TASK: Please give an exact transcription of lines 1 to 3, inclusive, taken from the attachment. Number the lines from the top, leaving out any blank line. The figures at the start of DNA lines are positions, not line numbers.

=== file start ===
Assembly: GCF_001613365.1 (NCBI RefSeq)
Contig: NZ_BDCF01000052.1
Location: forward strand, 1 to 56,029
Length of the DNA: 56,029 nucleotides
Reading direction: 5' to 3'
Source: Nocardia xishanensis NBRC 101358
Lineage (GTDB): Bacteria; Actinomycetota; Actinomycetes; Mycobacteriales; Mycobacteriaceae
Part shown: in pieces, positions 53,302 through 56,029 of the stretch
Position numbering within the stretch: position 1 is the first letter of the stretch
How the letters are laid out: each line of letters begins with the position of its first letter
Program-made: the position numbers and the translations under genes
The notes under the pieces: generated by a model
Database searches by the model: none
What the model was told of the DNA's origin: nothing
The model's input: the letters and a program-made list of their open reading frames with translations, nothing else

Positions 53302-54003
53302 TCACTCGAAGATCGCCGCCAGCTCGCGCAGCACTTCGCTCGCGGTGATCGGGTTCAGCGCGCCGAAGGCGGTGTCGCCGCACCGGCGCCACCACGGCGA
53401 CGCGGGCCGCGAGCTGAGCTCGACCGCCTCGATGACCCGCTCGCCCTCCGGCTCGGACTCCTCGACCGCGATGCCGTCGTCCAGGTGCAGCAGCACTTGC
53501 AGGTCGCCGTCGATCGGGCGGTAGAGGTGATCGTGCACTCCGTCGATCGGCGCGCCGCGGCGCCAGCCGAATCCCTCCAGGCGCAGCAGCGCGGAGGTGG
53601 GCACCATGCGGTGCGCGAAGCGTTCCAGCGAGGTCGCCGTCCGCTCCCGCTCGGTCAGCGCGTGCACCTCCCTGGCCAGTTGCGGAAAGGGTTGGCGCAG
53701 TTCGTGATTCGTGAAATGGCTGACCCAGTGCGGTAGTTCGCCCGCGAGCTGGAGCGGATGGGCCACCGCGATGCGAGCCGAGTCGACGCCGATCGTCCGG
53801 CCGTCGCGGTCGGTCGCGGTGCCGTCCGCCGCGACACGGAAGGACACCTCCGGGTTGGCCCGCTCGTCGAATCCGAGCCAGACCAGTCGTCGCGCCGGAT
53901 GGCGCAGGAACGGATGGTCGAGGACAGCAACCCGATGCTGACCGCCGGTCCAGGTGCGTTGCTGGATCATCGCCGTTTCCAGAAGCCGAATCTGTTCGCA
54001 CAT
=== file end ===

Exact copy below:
Assembly: GCF_001613365.1 (NCBI RefSeq)
Contig: NZ_BDCF01000052.1
Location: forward strand, 1 to 56,029